With the latest Minnesota political dustup, don’t you find yourself humming “When will they ever learn?” — that familiar line from the 1960s folk song “Where Have All the Flowers Gone”?
On Wednesday, the campaign of Republican gubernatorial candidate Rep. Marty Seifert released a letter to “fellow Republican delegates.” The letter, written by a Seifert supporter, brought up two drunken-driving charges against Rep. Tom Emmer from nearly 20 and 30 years ago.
Seifert and Emmer, of course, are locked in a tight race for party endorsement, which will be determined at the party’s convention next weekend in Minneapolis.
Not surprisingly, the Emmer campaign was quick to say that their man has never ducked the issue and has spoken with any delegate who has asked about it. Beyond that, the Emmer campaign denounced the Seifert move as smear tactics. Seifert countered that Emmer’s driving record and his legislative stance on DWI laws are “fair game.”
Perhaps that’s so.
But as a political tactic, more than a few Minnesotans likely were reminded of how often last-minute efforts raising questions about an opponent can backfire.
The Boschwitz blunder
The No. 1 example of blowing up your own political career came in 1990, when incumbent U.S. Sen. Rudy Boschwitz sent a letter to “friends in the Jewish Community” just days before voters were going to the polls to decide between him and underdog Paul Wellstone.
In his letter, Boschwitz wrote that Wellstone, who was Jewish, had “no connection whatsoever with the Jewish community.” It was mentioned that Wellstone was married to a Christian, while Boschwitz was known as “the rabbi of the Senate.”
The anger — for Boschwitz, not Wellstone — was nearly universal.
Jeff Blodgett, now executive director of Wellstone Action!, was reminded of the Boschwitz letter when he read of the Seifert campaign’s Emmer letter.
“Rule No. 1 in politics,” said Blodgett, “is don’t do something that becomes an issue itself.”
If it’s so basic, why does the rule seem to be violated so frequently?
“In a campaign, you have to be careful because you can end up losing perspective,” said Blodgett.
At some point in a campaign, politics gets personal, and the personal gets emotional. Your candidate is good. The other candidate is evil.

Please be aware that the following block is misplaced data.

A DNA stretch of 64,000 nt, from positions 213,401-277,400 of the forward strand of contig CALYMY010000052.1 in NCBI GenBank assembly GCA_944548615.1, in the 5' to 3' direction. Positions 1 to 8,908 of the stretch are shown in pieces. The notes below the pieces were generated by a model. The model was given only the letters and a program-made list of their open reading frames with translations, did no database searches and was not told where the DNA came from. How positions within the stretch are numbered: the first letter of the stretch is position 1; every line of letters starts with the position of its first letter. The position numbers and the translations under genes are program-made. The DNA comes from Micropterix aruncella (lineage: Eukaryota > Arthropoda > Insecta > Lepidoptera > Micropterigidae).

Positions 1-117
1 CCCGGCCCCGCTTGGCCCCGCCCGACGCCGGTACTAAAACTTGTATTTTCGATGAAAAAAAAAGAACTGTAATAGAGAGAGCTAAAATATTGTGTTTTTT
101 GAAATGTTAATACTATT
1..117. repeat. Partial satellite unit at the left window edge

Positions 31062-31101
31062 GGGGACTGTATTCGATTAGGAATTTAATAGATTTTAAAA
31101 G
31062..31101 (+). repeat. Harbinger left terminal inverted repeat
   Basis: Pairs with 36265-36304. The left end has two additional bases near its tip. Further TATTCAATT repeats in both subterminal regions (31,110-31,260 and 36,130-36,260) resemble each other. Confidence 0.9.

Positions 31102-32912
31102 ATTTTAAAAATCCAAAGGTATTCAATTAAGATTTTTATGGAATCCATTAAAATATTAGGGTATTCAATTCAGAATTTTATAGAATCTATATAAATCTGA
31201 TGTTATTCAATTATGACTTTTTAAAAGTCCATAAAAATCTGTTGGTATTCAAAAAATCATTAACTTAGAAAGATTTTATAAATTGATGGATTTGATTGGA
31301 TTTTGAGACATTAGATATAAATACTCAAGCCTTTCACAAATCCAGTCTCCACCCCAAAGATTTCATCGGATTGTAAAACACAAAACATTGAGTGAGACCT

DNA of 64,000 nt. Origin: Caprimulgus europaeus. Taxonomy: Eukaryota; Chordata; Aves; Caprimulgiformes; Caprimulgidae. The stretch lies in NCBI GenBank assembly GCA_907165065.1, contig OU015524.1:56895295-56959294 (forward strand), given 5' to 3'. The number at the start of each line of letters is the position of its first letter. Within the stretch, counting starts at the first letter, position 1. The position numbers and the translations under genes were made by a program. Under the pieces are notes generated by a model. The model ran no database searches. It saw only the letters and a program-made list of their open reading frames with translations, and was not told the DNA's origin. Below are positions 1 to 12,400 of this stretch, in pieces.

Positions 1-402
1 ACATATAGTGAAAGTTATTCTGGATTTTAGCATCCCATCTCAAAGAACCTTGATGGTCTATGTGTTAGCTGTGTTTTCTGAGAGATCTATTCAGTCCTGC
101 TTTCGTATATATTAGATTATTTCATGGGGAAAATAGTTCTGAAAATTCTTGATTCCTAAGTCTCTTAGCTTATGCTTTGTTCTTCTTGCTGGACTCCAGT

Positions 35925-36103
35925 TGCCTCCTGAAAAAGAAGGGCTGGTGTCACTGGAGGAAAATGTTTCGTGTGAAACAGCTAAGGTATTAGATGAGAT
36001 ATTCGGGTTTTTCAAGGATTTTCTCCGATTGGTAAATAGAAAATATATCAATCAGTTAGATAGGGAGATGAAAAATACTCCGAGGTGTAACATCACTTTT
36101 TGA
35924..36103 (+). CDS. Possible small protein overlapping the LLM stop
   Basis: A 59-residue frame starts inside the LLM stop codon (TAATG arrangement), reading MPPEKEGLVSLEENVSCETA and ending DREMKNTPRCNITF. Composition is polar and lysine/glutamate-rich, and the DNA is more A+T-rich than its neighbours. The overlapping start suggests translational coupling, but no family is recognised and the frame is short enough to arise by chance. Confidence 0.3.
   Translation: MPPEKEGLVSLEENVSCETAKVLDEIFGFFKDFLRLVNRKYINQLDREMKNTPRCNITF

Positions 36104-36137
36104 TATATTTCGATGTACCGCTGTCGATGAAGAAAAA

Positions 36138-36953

“It’s a big mistake when one campaign ends up hating the other campaign,” Blodgett said.
Interestingly, this hatred seems to boil up more among staffers than it does the candidates themselves.
But not always.
Perpich misstepped, too
In another race in 1990, for example, incumbent Gov. Rudy Perpich was so outraged that Minnesotans might be attracted to the Republicans’ endorsed candidate, Jon Grunseth, that he dug out Grunseth’s divorce files and urged reporters to take a look.
“It totally backfired,” recalled longtime political reporter Betty Wilson. “It remained a significant event throughout the campaign.”
The irony for Perpich is that he wouldn’t have had to lose his own dignity in throwing dirt at Grunseth. Reporters already were digging into Grunseth’s life and, ultimately, he was forced to withdraw from the ticket. His last-second replacement, Arne Carlson, ende up being elected governor, however.
There was another irony in Perpich’s decision to wave divorce papers around. He had personal experience in seeing how smear tactics often can backfire.
During the 1982 campaign for governor, a minion of GOP candidate Wheelock Whitney showed a reporter documents that Perpich’s running mate, Marlene Johnson, had two charges in her background. One, she had been busted for unlawful assembly at a civil rights demonstration. Two, as a very young woman, she had been ticketed for shoplifting $6 worth of sewing materials from a Sears store.
(That case became a huge press issue, when Star Tribune editors determined that revealing the source of the story was more important than the mud he was trying to peddle. A reporter’s pledge not to reveal the source was overturned by editors.)
But voters weren’t impressed by the last-minute smear. Perpich — and Johnson — were easily elected.
Of course, many campaigns have “the goods” on their opponents. Most often, Blodgett said, they’re best off never using the dirt.
If the information is substantial, the best approach is to suggest to reporters that they look at whatever the subject might be, Blodgett said.
“But otherwise the only way it [release of negative information on an opponent] works is if there’s enough substance in it that it gets direct coverage,” Blodgett said.
Perhaps the most substantive portion of the letter sent to delegates through the Seifert campaign about Emmer regarded his sponsorship of a bill a year involving driver’s license revocations in cases of drunk driving. That bill was opposed by such organizations as Mothers Against Drunk Driving.
For the record, Emmer was busted in 1991, when he was 30 years old, eventually pleading guilty to careless driving. And he received a DWI ticket in 1981, when he was 20. Those charges have been reported by the media.
We’ll know in a week, of course, whether Seifert’s decision to use the letter was a sound one.
But Wilson, who covered politics in Minnesota for decades, said, “These things usually seem a little desperate. If I recall, the science of polling suggests that you go negative when you know you’re in trouble.”
One longtime political insider noted from his experience digging up negative information on opponents: “My view always was that a DUI conviction was worth something only if it was more recent than the booze consumed. So even if Emmer were drinking 20-year-old scotch, the convictions are stale.”